Campbell doesn’t have the best record among the Browns starting QBs this year, as that belongs to Hoyer. However, Campbell has had the best overall performance and against stiffer competition. As a starter Campbell has completed 63.3 percent of his passes for 555 yards, five touchdowns and no interceptions. His ability to extend plays and not turn the ball over is a big reason why he’s been so effective in his two starts.
The biggest differentiating factor between Campbell and Hoyer however is how they’ve done under pressure. For Hoyer, 30 of his 104 drop-backs have been under pressure while Campbell has seen pressure on 35 of his 85 drop-backs, a much higher percentage. While under pressure, Hoyer was sacked six times, threw no touchdowns, one interception and completed 45.4 percent of his passes (10-of-22). Campbell, on the other hand, has only been sacked three times, has thrown three touchdowns, no interceptions and has a 62.9 percent completion percentage. Campbell’s ability not only to handle pressure, but have success under pressure, is a big reason why he’s been the best quarterback for the Browns this season so far.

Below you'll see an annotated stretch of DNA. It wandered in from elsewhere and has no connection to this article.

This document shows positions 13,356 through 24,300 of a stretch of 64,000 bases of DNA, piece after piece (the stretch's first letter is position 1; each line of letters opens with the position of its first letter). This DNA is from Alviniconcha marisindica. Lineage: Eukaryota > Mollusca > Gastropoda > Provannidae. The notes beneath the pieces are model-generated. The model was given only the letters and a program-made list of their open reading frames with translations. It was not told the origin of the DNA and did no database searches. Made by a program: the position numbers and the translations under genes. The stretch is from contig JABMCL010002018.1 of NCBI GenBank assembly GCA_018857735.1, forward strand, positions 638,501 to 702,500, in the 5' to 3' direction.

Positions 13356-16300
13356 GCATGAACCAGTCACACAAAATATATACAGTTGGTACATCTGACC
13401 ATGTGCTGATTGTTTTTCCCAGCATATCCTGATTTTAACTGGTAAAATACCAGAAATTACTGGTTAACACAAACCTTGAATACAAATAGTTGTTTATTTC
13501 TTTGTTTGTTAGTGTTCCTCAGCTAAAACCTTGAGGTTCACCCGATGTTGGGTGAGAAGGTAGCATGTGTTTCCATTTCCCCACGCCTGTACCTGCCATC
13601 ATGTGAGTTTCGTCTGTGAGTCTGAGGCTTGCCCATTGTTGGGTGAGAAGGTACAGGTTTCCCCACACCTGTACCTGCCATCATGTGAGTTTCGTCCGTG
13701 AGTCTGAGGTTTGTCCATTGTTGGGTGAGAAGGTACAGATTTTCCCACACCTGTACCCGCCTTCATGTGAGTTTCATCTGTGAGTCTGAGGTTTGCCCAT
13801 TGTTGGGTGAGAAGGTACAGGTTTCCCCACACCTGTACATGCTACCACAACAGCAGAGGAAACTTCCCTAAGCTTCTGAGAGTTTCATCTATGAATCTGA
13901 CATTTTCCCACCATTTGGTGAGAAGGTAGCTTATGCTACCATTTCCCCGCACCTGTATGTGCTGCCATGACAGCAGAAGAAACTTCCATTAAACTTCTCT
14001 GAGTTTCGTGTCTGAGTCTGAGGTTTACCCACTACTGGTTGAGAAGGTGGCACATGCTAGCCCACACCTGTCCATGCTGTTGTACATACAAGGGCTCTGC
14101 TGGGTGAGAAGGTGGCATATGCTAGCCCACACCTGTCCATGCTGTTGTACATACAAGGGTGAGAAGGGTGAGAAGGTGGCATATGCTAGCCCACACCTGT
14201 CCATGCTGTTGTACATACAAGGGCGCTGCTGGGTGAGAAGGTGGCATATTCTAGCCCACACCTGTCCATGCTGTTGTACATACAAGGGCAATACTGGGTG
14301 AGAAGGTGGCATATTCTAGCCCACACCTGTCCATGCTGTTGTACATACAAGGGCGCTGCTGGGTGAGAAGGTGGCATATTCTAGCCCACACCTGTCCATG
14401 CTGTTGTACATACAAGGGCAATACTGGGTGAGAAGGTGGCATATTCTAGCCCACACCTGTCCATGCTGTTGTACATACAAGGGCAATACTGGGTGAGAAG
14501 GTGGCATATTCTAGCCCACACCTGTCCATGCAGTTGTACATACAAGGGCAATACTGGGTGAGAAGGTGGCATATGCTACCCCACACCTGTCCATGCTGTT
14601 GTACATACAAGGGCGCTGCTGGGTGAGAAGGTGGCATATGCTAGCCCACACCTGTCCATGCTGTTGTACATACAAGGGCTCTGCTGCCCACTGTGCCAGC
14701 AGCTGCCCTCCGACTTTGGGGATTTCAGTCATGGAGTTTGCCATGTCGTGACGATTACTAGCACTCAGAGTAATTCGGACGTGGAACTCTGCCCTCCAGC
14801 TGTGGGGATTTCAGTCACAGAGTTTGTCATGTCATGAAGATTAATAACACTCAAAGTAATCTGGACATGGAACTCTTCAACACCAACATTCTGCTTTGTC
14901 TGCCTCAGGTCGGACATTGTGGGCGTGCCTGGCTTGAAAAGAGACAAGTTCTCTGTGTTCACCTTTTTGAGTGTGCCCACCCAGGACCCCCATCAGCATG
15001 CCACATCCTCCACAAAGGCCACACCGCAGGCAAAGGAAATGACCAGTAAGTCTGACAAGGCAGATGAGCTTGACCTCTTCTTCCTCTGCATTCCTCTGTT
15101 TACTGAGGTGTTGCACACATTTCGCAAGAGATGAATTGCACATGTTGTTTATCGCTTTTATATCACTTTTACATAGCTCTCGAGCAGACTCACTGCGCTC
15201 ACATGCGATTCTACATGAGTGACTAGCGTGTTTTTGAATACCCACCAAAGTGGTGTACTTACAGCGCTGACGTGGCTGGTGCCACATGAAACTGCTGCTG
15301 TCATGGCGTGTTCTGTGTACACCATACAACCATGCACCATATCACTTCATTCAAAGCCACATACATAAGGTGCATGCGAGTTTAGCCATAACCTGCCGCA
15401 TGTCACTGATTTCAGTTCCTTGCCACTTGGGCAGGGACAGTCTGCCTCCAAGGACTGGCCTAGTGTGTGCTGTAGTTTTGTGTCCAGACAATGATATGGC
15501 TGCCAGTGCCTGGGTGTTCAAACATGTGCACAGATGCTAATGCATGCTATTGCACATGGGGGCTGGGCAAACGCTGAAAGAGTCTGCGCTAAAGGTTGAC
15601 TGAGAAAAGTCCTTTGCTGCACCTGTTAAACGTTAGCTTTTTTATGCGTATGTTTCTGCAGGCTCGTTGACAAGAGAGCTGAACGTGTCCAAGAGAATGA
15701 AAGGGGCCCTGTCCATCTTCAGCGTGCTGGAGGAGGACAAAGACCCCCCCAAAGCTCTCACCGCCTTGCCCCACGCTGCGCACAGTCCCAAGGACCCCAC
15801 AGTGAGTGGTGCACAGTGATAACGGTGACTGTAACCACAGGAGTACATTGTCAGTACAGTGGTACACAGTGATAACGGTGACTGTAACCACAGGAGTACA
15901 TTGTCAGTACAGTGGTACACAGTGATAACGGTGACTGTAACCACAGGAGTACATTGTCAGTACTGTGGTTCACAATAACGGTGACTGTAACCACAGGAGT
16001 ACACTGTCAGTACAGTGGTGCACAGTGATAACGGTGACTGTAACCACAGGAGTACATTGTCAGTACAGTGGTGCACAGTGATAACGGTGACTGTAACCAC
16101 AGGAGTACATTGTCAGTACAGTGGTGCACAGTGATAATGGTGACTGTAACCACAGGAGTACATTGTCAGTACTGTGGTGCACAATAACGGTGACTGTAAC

Mack in the Middle
Generally speaking, the offensive line hasn’t been very good overall. While injuries were a factor and they’ve played better as of late, Browns quarterbacks have been pressured on average 37.6 percent of their drop-backs. Despite this, two guys have had success in pass protection and it’s exactly who you’d expect – Joe Thomas and Alex Mack.
Thomas has allowed 19 total QB pressures so far this season (sacks+hits+hurries=QB Pressure), second best on the team. It is Mack, however, who has done the best in terms of pass protection. Mack has only 15 total QB pressures (a sack, three hits and 11 hurries) and has done his part to keep the pocket intact. Just imagine how good he could be if he had good, consistent guards on either side of him. Mack has also been the Browns best run blocker on the o-line, and it’s not even really close.